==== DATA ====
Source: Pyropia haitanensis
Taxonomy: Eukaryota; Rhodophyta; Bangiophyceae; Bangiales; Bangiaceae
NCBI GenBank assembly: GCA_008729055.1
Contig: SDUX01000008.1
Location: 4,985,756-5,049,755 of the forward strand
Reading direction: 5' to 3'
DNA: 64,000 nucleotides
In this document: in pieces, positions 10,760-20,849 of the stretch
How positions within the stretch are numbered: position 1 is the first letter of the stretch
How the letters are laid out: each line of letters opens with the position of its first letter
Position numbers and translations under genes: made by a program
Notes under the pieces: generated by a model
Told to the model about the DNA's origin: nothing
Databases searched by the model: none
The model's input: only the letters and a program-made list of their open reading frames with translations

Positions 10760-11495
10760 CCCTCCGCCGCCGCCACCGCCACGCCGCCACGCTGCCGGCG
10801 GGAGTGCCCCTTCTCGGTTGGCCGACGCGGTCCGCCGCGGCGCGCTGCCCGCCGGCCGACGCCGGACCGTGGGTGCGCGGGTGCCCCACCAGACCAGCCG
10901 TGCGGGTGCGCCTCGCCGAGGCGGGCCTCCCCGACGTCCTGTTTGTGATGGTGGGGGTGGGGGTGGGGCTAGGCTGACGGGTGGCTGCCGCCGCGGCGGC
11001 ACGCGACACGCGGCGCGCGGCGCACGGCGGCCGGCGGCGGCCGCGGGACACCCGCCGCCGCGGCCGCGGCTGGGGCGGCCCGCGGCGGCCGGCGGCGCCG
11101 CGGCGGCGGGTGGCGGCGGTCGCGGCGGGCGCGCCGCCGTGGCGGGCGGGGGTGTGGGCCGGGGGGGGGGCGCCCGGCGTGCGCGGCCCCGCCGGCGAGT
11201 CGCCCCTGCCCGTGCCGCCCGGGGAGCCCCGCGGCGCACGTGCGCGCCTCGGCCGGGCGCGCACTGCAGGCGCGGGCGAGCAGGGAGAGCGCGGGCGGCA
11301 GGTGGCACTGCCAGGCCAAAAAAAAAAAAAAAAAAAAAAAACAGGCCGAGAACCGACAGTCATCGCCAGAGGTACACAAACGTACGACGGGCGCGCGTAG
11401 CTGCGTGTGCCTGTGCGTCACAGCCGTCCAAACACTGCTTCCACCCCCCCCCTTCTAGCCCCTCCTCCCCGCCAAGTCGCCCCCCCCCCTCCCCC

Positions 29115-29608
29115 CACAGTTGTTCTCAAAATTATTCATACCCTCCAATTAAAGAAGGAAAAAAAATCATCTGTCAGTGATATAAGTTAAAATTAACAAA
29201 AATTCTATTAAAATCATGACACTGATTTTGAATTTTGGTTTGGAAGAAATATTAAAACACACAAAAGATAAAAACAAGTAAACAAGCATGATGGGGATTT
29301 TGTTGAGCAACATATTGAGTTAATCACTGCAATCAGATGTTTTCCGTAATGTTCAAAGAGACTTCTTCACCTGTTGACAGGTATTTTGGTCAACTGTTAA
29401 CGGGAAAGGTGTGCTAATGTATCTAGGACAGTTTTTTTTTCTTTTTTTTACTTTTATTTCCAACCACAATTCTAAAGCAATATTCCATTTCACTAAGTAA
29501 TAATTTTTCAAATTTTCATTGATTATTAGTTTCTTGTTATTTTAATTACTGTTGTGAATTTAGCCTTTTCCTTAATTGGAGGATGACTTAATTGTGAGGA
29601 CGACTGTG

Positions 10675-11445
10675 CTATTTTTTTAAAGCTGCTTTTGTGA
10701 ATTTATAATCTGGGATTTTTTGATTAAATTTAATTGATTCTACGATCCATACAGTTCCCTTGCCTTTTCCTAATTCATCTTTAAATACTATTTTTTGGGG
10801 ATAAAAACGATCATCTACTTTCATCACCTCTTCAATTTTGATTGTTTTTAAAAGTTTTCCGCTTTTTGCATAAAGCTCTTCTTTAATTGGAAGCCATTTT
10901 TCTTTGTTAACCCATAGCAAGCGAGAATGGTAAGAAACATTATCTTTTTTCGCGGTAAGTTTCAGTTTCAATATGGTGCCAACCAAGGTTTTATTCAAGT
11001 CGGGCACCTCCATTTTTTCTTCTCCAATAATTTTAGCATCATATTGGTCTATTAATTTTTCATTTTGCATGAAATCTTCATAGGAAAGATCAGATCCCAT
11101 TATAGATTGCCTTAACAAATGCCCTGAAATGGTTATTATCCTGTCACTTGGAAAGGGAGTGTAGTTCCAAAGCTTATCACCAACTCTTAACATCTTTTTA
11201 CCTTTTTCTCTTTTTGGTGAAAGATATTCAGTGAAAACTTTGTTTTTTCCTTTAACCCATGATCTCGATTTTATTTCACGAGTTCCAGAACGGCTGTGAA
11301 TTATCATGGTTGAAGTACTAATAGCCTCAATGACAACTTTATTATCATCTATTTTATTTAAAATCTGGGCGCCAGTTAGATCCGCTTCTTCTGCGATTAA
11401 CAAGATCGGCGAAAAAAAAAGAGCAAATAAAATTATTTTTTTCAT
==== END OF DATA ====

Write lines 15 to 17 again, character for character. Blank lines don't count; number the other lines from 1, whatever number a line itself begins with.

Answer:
The model's input: only the letters and a program-made list of their open reading frames with translations

Positions 10760-11495
10760 CCCTCCGCCGCCGCCACCGCCACGCCGCCACGCTGCCGGCG